Her work as a vicar opposite Maurice Evans in a well-received 1950 Broadway revival of George Bernard Shaw’s “The Devil’s Disciple” brought her to the cover of life magazine — a big publicity grab. Her timing was unfortunate. Her name also appeared shortly after in Red Channels, a pamphlet that sparked anti-communist paranoia and had a huge impact on hiring decisions at TV and movie studios.

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The most serious charge, Red Channels noted, was Ms Hunt’s membership on the First Amendment committee. This group of about two dozen high-profile entertainers, including Humphrey Bogart and Lauren Bacallflew to Washington in 1947 to protest the imprisonment of 10 Famous Writers, Directors and Producers for contempt of Congress for refusing to reveal their political allegiances to the House Un-American Activities Committee.

Decades later, she recalled the HUAC investigation as “a horrendous display of civil rights denial.” It was an era when livelihoods were ruined by allusions of allegiance to Moscow, and although she was never jailed or charged with any crime, she found her work drying up. She told the New York Herald Tribune in 1956 that she had twice signed an anti-Communist oath of loyalty to get jobs in film and TV, but that she drew the line by placing an ad in trade magazines.

“I’ve taken several pictures already, but it’s quite a rigid wall,” she told the Herald Tribune. “The price of work today is guilt and repentance. I’m not guilty, so I can’t repent. If only I had been a communist, I could have joined the other prodigal sons and daughters and would have been welcome back into the fold.”

Marcia Virginia Hunt was born in Chicago on October 17, 1917, to an insurance company executive and a singing teacher. She grew up in New York, where she became interested in acting in elementary school. After graduating from Horace Mann High School for Girls at age 16, she became a John Powers model to subsidize her drama classes.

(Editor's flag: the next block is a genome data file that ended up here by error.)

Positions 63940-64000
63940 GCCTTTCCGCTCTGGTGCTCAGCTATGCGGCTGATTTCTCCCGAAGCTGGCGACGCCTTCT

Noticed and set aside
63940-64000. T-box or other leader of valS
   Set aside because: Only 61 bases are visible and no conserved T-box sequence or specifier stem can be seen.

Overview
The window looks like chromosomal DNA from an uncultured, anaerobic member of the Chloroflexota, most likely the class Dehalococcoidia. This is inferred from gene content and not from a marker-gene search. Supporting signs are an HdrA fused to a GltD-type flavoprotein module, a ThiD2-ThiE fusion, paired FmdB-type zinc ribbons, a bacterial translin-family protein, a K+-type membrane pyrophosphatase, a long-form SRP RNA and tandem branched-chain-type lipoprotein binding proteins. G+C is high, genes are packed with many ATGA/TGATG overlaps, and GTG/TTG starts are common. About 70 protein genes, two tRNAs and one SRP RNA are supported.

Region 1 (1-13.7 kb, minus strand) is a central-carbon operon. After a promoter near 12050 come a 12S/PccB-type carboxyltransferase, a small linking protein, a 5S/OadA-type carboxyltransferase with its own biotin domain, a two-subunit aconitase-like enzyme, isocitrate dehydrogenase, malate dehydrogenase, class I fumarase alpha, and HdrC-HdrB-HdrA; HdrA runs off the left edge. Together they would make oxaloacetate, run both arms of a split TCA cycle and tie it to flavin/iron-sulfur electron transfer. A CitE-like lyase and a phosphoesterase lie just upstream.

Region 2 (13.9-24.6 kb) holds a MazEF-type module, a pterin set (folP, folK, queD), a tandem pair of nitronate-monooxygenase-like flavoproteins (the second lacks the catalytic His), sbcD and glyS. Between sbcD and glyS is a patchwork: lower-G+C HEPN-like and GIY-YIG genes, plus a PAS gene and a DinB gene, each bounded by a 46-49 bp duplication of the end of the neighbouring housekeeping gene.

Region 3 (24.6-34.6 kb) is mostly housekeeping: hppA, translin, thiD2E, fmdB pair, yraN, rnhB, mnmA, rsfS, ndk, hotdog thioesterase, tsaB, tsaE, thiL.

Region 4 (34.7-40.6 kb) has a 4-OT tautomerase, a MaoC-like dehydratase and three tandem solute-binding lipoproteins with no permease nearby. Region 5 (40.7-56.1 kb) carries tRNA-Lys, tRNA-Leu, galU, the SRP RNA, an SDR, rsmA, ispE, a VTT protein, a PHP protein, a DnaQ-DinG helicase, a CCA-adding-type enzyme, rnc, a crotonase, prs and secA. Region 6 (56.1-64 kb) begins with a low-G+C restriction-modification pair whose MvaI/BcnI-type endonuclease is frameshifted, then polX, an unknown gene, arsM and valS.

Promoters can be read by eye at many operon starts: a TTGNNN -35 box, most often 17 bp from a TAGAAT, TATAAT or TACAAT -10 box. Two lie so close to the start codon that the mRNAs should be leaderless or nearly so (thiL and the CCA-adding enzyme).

Her first marriage, to Paramount film editor and future director Jerry Hopper, ended in divorce. She was then married to screenwriter Robert Presnel Jr. from 1946 until his death in 1986. Her stepson, Peter Presnell, died in 2020. She had no immediate survivors.

Ms. Hunt worked periodically after the blacklist era — most notably as the mother of a disfigured war veteran in “Johnny Got His Gun” (1971) — but she said the “momentum” in her film career was over.

She was drawn to activism, propelled by a two-month trip around the world in the mid-1950s. Being exposed to what they call the ‘extremes of beauty and splendor and . . . the misery of abject poverty” fueled her involvement with the American Association for the United Nations. (The group supports the world organization and is now known as the United Nations Association of the United States of America.)

The Hollywood Antifa of the 1940s

As president of the San Fernando Valley branch, she raised funds and was a passionate voice on food insecurity, refugee crises and other humanitarian issues. After a homemade bomb destroyed the office in 1963 — part of a pattern of similar terrorist attacks targeting the UN group and interfaith officials in the area — she spoke out against right-wing extremism. Decades later, she worked to alleviate homelessness in the Los Angeles area.

She was rarely more expressive than when she spoke of a life of defiance of authority.

Recalling her blacklist, she told Film Talk: “I was told it wasn’t really about communism – that was what scared everyone – it was about control and power.

“The way you gain control,” she continued, “is to get everyone to agree with what is right at the time, whatever is accepted. Don’t question, don’t speak out, don’t have ideas of your own, don’t be outspoken about them, never be articulate, and if you’re ever one of those things, you’re controversial. And that is just as bad, if not worse, than being a communist.”